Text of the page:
My stay in Vancouver was short - not even 24 hours total - but during my only morning there, I experienced my first potent synchronicity. [For those who are curious, a synchronicity is a phenomenon coined by psychotherapist Carl Jung to describe the simultaneous occurrence of events - otherwise known as coincidences - which apparently have no clear cause, but are deeply meaningful. Like when you've spent all month deciding whether to take a vacation to Puerto Rico or Spain, and then you see six vacation ads for Puerto Rico in one day. Synchronicities are said to appear in one's life as affirmation that the person is on the right track.]
Anyhow, I was journaling and sipping coffee in the hotel lobby when an amiable stranger approached me. He asked what I was writing. I explained that journaling was a daily habit, which sparked an intimate conversation about our routines, values, and lifestyles. Turns out my new friend was a nomad himself. He had decided to travel after a radically debilitating break-up that had forced him to question his priorities. He realized he’d never put his own dreams at the forefront, and impulsively took the first job that would allow him to work from the road. (In his case, it was a jewelry merchant position on a cruise ship, catering to the elite by day and exploring the seas and the shores by night.) I didn’t have the chance to communicate how similar our stories were - he was pulled away by the blast of a horn on the harbor, warning passengers of the ship's departure - but as he walked away, he turned over his shoulder to remind me to “put my dreams first’ and “follow my heart.” I chuckled to myself; the exchange felt cosmic.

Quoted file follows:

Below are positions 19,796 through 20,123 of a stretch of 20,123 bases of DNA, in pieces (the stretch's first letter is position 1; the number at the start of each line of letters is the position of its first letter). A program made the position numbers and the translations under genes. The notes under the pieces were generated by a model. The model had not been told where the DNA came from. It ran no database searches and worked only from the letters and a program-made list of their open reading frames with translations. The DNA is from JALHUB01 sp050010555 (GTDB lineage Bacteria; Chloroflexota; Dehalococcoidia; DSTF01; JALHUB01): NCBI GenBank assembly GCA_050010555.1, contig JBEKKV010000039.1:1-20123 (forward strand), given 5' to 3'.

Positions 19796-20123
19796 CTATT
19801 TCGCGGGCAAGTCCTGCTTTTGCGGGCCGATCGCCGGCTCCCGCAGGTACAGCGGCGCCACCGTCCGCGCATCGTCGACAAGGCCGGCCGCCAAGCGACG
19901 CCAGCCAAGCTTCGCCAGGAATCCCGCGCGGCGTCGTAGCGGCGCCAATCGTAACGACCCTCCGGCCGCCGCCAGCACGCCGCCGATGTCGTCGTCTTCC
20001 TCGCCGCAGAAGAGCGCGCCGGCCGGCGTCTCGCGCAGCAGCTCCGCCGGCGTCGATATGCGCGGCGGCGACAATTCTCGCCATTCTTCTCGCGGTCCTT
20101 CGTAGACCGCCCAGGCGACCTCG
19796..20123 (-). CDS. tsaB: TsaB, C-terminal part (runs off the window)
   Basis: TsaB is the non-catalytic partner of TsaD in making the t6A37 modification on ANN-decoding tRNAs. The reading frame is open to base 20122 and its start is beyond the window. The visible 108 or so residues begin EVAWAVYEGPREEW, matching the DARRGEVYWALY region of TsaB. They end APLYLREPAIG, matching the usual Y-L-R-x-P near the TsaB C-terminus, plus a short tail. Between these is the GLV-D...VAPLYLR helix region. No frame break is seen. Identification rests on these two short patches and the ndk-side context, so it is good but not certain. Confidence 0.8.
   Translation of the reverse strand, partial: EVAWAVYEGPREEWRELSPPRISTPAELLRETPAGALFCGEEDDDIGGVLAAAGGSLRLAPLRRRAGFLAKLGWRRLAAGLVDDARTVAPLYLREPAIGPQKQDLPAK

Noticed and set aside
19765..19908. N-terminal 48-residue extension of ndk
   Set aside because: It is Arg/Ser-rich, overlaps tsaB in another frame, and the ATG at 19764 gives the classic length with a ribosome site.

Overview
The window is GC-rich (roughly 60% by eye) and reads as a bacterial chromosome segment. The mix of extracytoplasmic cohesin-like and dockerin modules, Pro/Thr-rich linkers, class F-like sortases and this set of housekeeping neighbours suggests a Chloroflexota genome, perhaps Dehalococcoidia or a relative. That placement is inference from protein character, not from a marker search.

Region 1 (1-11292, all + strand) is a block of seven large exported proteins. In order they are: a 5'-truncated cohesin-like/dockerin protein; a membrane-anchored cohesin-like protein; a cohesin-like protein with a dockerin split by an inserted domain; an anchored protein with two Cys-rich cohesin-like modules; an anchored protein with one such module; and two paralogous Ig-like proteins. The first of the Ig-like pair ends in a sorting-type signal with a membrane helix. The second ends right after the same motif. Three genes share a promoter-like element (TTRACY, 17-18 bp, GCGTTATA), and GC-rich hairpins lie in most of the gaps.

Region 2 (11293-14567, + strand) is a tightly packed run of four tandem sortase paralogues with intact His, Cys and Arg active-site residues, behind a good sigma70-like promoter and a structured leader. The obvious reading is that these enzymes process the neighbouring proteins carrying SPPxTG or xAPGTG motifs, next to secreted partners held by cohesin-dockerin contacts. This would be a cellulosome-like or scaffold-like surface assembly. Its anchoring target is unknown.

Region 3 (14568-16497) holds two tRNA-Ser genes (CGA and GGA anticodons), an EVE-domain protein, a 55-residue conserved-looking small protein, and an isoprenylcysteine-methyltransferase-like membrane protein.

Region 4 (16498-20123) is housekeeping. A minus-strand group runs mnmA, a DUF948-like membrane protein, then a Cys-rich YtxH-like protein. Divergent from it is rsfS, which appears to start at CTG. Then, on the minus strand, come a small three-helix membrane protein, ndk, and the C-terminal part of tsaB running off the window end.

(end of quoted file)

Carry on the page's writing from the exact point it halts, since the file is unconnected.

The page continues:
My first four days on the road felt like a dream. Not in the “Oh wow, everything is so beautiful, rainbows and butterflies!” way, but like a, “My brain is processing this experience as a dream and I’m literally not sure if it’s real” way. I uprooted my life to start anew, so I suppose it makes sense that the transition would take time to sink in.
I'm enamored by the contrast of mountains and forests here on the PNW. Here, I feel a spiritual combination of awe and reverence at the hugeness of the world. The mountains swell into the sky like gentle beasts and the buzz of the city is pacified by the distant silence of the Sound. I look into the sky and am consistently reminded that I am a human, not a robot, which is how I often feel in the urban suffocation of Boston or New York. It’s different here.
After Brian and I left the hotel in Vancouver, we caught a ferry to Bowen Island where we’d booked an Airbnb for two nights. My experience there was straight-up goodness. We went on a five-hour hike through the mountains, traded songs on guitar, feasted on popcorn and chocolate [and also real food], and spent our mornings overlooking the water on the patio, steaming coffee mugs in hand. Brian is the type of person whose presence feels energizing and comforting at once. We flitted from goofiness to cathartic soul-reveals and back again in a matter of minutes. It’s rare to find someone you can be your whole self around and I couldn’t have had a better host for the first leg of my trip.